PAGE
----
On September 30, 2009, Justice Zinn of the Federal Court granted a motion for summary judgment in Atomic Energy of Canada Limited. v. AREVA NP Canada Ltd.

The facts are as follows. The plaintiff and defendant both sell wares and services relating to nuclear reactors in Canada and are direct competitors. Both own strikingly similar trade marks featuring an "A" design with a diagonal cross bar and use them in association with identical wares and services. The plaintiff sued the defendant for trade mark infringement, passing off and copyright infringement.

One might think that these facts would give rise to a genuine issue for trial. Justice Zinn thought otherwise. He granted the defendant’s motion for summary judgment on all three causes of action.

Two aspects of this decision are particularly notable.

First, it confirms that a judge can grant summary judgment in the Federal Court in an action for passing off or infringement on the basis of affidavit evidence alone "if he or she is able to find the facts necessary to decide the questions of fact and law." While this principle is not new, its application in this case is surprising. Summary relief has traditionally been difficult to obtain in the Federal Court, especially in IP infringement actions which are notoriously evidence driven. The Federal Court of Appeal has specifically warned that motions for summary judgment should not become summary trials on affidavit evidence.

Second, the decision demonstrates how significant marketplace factors can be in assessing the likelihood of confusion, quite aside from the resemblance of the trade marks themselves. Justice Zinn determined, “on the [affidavit] evidence before the Court”, that it was “beyond the realm of possibility” that purchasers of the relevant wares could be confused by the resemblance of the marks, noting that it is “difficult to imagine more sophisticated consumers than exist in the nuclear power business” (para. 24). One of the defendant’s affiants was "a consulting scientist whose expertise is in the analysis of human perception and behaviour" and whose affidavit concerned “the similarities and differences between the AREVA and AECL trade-marks, and the possibility of those marks lending themselves to confusion in the minds of purchasers of nuclear wares and services" - in other words, the very issue that was before the Court. Ultimately, what swayed Justice Zinn were factors such as the nature of the wares (nuclear reactors and parts), the sale or procurement process, the purchasers, the frequency of sales, and obviously the cost of the goods.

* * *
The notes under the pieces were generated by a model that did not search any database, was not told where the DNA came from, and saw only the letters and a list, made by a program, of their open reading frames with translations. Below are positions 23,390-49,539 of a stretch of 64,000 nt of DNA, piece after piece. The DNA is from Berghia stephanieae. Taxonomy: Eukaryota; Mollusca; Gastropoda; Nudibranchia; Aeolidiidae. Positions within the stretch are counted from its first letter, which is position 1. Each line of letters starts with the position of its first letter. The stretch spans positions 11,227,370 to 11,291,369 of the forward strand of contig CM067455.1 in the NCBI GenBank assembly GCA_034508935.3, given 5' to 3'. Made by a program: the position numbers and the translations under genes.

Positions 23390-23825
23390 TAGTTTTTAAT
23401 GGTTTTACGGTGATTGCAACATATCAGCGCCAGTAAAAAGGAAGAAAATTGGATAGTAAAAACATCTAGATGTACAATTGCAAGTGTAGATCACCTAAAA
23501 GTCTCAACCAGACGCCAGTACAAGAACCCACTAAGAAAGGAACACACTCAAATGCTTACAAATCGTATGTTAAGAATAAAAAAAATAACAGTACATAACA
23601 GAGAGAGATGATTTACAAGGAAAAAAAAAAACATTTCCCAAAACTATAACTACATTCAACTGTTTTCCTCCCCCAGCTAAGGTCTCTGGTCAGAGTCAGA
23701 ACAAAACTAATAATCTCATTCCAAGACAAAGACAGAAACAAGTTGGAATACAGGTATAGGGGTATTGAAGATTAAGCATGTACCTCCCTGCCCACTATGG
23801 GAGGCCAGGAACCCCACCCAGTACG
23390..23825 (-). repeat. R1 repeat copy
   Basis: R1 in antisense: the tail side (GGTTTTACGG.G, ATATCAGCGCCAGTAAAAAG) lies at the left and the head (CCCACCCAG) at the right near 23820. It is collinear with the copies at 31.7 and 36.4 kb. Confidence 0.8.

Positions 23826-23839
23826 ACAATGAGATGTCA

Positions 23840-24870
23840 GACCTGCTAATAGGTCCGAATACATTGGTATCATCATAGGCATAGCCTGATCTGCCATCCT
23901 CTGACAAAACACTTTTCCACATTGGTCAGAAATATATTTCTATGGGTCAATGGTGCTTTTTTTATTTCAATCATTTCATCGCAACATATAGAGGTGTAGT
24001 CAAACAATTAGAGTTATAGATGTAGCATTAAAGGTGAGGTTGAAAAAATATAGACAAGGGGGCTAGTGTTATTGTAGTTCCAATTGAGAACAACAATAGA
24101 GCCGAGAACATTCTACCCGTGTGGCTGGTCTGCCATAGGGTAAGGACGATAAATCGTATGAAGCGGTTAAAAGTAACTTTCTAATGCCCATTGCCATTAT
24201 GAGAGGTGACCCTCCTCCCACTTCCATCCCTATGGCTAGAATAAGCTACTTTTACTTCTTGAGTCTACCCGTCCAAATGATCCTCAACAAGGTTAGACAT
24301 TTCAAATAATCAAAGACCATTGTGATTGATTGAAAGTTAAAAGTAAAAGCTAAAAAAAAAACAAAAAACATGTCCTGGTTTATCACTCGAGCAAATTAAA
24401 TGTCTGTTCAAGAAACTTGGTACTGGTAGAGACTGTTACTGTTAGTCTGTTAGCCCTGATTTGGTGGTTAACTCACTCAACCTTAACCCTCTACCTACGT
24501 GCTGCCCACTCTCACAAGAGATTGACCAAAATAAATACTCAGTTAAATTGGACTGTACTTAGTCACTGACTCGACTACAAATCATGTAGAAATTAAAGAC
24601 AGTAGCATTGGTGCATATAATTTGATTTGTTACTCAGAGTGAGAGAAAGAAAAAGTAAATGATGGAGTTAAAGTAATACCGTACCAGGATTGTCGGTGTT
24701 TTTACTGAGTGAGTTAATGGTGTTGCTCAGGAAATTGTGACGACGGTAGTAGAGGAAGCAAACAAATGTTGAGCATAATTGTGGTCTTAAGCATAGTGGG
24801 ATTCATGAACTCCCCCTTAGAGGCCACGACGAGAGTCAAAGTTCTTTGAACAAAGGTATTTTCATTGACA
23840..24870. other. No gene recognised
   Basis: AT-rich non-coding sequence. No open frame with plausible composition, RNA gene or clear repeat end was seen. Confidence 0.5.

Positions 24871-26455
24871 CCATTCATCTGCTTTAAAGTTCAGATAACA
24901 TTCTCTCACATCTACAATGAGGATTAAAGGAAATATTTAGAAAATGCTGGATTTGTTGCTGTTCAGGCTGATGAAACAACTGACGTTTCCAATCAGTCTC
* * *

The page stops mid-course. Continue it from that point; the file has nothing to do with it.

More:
In a line that is certain to be quoted in future trade mark decisions that turn on the nature of the trade and the identity of the relevant consumer, Justice Zinn stated that:

"In this industry, the fact that Homer Simpson may be confused is insufficient to find confusion".

It is still too early to know if an appeal will be filed. However, it will be interesting to see in what other industries the “Homer Simpson” standard of (non)confusion applies.